The anti-revolutionary principle is nothing other than the Christian principle, the Reformation principle; it is nothing less than faith in the living God.
The religious question is the supreme question; the fundamental question; the question that includes and determines the political question.
We have two go back to the eternal verities. Nothing more, nothing less, will do. In my view, the anti-revolutionary party is the party of Christians: “it is a party quite different from all others, precisely because it is not as such a party. It is a party that will never kowtow to the Ministry, whatever it does, or to the Opposition, whatever it wants; it will side with the one as readily as the other with justice and, if necessary, abandon both.”
For man there is ever only one path that is safe and lawful: it is the path of faith and of obedience to God’s authority and revelation. We must return to it if we have been unfortunate enough to stray from it. And such a desire to conserve the two Larry foundations of society is in itself the spirit of genuine progress. We want no other return, no other conservatism, no other reaction.
There are two kinds of conservatism that we equally disapprove of.
First of all, there is the kind that wants to re-create the past, unaware that “every attempt to do so very quickly becomes a grotesque caricature, or that the former days cannot be conjured up and will, or that even when it does think it is managing to do so, it only adopts their outward forms.” It exhibits a ridiculous and fatal attachment to things that are worn-out and obsolete. It has lost sight of the fact that all that can be conserved of the past is what evolves out of it, and that whatever is truly living changes; and that the living is only known by emotion and progress. This kind is sometimes of a mind to restore what the revolution wiped out as abuses. It tries to repost the conquests of the modern spirit, and undo the improvements that, despite the revolutionary spirit, have been good and laudable outcomes of the social upheavals: religious freedom, abolition of the excessive privileges of the clergy and nobility, equality before the law, reform of the Penal Code, the unifying of the Civil Code, political centralization, and the routine involvement of the nation in the government of their affairs.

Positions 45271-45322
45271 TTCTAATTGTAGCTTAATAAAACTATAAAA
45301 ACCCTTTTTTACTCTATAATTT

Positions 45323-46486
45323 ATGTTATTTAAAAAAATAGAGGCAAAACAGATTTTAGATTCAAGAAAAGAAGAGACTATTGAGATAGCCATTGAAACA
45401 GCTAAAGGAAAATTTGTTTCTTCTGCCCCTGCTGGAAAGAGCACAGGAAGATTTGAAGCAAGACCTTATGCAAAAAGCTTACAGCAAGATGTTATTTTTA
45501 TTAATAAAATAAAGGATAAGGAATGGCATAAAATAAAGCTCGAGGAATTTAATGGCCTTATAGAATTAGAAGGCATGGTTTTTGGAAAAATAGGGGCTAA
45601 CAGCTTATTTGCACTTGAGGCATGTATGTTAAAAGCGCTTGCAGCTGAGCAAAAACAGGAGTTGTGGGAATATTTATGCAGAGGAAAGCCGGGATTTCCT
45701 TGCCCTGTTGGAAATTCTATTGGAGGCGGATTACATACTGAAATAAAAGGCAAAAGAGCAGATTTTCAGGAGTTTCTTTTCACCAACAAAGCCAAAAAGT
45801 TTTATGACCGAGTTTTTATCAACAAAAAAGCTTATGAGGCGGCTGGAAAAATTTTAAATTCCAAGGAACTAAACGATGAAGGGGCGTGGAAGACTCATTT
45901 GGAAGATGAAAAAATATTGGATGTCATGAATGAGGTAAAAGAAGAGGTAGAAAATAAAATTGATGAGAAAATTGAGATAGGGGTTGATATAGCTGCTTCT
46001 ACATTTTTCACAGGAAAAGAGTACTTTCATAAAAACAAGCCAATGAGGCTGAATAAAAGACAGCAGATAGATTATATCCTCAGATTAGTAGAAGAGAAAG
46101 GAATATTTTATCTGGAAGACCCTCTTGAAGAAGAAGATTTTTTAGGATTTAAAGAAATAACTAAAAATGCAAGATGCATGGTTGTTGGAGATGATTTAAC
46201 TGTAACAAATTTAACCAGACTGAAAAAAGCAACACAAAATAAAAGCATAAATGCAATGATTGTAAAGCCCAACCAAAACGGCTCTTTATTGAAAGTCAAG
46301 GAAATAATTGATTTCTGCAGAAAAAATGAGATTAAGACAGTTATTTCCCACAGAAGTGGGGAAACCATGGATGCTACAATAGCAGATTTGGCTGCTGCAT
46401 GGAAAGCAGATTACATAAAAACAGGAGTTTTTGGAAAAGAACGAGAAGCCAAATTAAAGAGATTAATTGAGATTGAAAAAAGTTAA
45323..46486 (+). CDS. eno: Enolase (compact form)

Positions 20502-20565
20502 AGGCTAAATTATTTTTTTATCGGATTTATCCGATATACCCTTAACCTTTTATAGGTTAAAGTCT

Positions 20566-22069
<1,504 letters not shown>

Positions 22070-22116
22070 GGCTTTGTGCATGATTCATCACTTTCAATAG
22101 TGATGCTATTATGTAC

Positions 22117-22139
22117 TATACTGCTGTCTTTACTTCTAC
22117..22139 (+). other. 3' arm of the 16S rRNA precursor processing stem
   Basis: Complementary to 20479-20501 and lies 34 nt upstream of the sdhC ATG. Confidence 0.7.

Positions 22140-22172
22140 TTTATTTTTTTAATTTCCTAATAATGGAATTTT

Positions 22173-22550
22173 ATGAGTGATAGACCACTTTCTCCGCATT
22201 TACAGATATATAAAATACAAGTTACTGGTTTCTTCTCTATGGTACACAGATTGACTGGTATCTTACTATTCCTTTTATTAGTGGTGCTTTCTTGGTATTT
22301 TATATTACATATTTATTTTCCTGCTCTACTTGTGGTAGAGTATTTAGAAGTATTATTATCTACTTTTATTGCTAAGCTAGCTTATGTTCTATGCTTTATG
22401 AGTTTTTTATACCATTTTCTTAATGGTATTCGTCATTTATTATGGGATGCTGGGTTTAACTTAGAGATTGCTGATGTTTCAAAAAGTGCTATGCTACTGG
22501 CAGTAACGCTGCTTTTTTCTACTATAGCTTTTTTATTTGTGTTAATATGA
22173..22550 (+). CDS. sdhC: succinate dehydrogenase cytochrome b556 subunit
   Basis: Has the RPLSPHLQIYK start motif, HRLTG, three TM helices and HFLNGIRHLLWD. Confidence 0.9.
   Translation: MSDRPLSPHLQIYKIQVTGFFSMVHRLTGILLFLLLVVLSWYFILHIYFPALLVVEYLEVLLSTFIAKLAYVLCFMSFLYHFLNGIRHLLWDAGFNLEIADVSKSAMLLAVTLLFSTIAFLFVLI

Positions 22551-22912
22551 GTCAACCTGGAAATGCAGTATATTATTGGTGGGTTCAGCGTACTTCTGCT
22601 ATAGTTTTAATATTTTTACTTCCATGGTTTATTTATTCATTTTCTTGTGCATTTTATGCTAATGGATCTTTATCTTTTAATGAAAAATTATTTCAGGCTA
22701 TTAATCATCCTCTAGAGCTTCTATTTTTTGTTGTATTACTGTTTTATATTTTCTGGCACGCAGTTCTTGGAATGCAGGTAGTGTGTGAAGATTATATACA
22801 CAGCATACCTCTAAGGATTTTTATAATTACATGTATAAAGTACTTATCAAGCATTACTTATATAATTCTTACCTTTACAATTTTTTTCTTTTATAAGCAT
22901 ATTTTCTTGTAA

Then there is the revolutionary kind of conservatism. Alarmed by the unexpected consequences of the principles it has adopted, it fights against them, but refuses to change its erroneous principles. It hesitates, but not in order to change course; it simply doesn’t want to go forward. But this is no more than a station or hole from whence the car, after a forced rest and with the barriers now removed, rushes on again at an even more frightful speed. Neither do the governmental forms and exceptional laws behind which it takes refuge offered anything but a fleeting security, one that vanishes that the first width of danger. At every turn, and everything it does, it only proves that physical force and violence have to give away to logic. We have nothing but contempt for such an unstable and dangerous form of “deliverance.” However, we have no desire for a counter-revolution; we want the polar opposite of revolution.
I have often been criticized for using the motto: “In isolation lies our strength.” This was not something that I let slip out accidentally; I have only used it after giving it very careful consideration. What do I mean by it? Simply that we are not a shade of opinion that with other shades of opinion make up a single party; we are a separate party in our own right; we are bound together by fundamental yet neglected verities, and by a principle that is opposed to a whole array of opinions that – whatever differences they might have or appear to have – are united in a common contempt for what we regard as the indispensable condition for social order.
Separation in this regard is absolutely vital. At the least, in any alliance with other parties we have to be extremely careful to avoid being confused with them. We run the risk of being sidelined or wiped out, of being drawn into their schemes. Moreover, we must remain aloof from the revolutionary current; and the authority of God’s law must ever be our unshakable standard, if we are not to succumb to the popular current.
For Further Discussion:
Augustine as a Common-Law Conservative? by: The Reformed Conservative
The Reformed Conservative aims to reunite gentlemanly virtues with scholarly conversation. Standing in the great Reformed and conservative heritage of thinkers like Edmund Burke and Abraham Kuyper, we humbly seek to inject civility into an informed conversation, one article at a time, bringing clarity out of chaos.